It has become a familiar routine for the Sears family: Gather the medical experts, trek to Sacramento, and tell another panel of lawmakers how their 6-year-old son died from the anesthesia a dentist in Albany gave him to pull a tooth. Then watch as legislators water down the solution that many pediatricians say would prevent other California children from dying the same way.
Each time, the family accepted incremental changes as they kept working toward their goal: a law to require that two highly trained medical professionals, instead of one, tend to children under age 7 who receive anesthesia in a dentist’s office.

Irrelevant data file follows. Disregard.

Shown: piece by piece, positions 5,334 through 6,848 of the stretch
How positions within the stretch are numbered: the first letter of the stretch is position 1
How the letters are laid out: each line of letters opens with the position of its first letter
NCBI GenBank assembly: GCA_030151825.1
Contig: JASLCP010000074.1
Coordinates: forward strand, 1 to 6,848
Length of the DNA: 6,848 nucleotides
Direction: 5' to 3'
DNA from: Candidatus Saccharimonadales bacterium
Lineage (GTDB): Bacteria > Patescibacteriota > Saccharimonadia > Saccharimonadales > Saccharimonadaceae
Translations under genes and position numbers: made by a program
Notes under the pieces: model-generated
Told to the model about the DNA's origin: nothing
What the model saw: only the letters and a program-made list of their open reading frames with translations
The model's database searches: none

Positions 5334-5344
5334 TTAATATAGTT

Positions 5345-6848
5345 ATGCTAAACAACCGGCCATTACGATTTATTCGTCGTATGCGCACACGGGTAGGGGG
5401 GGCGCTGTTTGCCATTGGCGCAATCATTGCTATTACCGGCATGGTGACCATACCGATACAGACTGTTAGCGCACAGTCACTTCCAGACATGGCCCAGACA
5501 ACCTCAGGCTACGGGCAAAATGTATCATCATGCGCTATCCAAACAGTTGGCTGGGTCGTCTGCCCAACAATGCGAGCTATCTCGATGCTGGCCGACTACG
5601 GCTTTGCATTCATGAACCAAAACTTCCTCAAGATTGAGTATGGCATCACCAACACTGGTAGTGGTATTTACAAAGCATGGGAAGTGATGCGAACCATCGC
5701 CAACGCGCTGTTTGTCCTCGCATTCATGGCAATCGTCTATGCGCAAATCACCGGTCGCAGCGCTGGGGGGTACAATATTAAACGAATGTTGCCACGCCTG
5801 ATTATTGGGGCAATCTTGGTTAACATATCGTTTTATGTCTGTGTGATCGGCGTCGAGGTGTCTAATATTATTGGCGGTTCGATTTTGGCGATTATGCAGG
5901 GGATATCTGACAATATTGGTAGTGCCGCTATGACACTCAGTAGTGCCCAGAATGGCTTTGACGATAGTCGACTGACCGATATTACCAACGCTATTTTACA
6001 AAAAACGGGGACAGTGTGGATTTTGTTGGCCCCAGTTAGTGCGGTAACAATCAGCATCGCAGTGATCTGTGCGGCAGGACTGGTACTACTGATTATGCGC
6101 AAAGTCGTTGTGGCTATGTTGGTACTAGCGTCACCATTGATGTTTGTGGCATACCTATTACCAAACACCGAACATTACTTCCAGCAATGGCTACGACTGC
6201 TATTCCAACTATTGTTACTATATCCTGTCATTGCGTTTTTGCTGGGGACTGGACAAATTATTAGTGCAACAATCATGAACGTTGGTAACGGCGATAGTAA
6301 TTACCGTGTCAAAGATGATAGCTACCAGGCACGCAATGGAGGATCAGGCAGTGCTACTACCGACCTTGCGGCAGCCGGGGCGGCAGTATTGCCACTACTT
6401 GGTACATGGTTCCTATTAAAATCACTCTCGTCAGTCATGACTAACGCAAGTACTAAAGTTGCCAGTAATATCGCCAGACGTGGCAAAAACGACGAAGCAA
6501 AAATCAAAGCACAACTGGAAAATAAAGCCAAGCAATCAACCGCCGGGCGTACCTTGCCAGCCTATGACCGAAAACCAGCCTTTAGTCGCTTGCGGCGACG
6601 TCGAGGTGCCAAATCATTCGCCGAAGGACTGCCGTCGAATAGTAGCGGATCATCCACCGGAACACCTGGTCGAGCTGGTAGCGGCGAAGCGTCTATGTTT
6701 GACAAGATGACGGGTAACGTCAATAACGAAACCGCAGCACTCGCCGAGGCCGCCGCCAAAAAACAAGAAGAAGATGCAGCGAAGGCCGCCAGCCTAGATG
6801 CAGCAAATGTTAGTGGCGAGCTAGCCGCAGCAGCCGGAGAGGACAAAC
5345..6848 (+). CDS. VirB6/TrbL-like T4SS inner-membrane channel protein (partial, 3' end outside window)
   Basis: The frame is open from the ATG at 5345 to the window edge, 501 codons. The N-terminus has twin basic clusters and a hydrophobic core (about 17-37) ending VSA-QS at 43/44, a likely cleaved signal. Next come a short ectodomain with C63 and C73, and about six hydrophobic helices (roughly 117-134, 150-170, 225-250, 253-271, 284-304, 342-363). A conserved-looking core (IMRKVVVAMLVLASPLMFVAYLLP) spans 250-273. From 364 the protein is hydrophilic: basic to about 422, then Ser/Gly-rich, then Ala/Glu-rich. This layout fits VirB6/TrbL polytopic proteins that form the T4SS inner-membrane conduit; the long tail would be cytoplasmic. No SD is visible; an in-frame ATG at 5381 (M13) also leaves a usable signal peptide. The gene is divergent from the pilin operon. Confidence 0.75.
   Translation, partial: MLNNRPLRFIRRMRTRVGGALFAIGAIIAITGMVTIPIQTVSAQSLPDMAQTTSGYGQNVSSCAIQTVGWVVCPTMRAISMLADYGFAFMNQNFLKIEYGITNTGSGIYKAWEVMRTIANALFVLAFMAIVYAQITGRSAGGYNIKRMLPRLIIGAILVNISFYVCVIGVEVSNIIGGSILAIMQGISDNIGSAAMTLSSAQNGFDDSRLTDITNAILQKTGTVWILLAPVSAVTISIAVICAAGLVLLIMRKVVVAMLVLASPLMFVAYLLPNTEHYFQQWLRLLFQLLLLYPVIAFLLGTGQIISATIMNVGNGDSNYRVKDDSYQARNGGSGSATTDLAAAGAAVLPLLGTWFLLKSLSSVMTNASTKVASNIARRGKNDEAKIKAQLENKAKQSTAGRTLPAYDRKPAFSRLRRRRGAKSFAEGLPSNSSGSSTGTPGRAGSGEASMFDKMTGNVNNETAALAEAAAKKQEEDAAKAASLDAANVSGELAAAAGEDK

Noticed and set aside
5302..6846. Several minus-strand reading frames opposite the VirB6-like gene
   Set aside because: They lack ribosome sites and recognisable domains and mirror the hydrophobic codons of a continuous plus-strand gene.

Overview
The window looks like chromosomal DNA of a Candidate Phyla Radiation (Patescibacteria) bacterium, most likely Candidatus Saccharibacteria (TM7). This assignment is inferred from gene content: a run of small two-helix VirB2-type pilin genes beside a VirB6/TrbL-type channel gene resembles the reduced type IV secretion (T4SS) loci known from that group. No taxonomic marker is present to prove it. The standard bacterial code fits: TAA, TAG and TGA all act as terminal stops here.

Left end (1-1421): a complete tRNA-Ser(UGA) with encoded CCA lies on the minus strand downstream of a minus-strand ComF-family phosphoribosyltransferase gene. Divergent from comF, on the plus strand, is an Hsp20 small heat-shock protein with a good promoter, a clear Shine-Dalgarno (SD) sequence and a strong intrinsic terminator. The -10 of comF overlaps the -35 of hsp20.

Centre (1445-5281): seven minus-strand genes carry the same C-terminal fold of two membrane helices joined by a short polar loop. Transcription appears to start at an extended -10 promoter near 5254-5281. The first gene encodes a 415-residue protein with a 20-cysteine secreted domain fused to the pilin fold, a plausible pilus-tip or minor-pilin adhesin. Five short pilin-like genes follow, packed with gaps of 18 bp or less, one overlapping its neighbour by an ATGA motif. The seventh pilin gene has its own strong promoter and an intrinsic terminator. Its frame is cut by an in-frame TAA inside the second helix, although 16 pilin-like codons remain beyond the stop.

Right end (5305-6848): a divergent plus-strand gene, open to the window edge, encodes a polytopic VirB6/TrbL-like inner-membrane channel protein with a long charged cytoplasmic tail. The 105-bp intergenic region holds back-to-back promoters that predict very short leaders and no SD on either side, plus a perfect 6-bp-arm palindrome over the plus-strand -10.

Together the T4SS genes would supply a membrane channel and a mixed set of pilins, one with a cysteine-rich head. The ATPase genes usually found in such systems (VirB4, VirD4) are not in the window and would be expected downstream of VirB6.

But after two years of advocacy, research and heart-wrenching public testimony, their appeal suffered a major defeat last week when a state Senate panel refused to vote for the family-backed bill. Saying that moving ahead with a diluted version would do “incredible harm” to their effort to advance children’s safety, the assemblyman carrying the legislation opted instead to shelve the bill.
The decision effectively kills the bill for at least a year and marks a win for Sacramento’s influential dental lobby.
Source: San Francisco Chronicle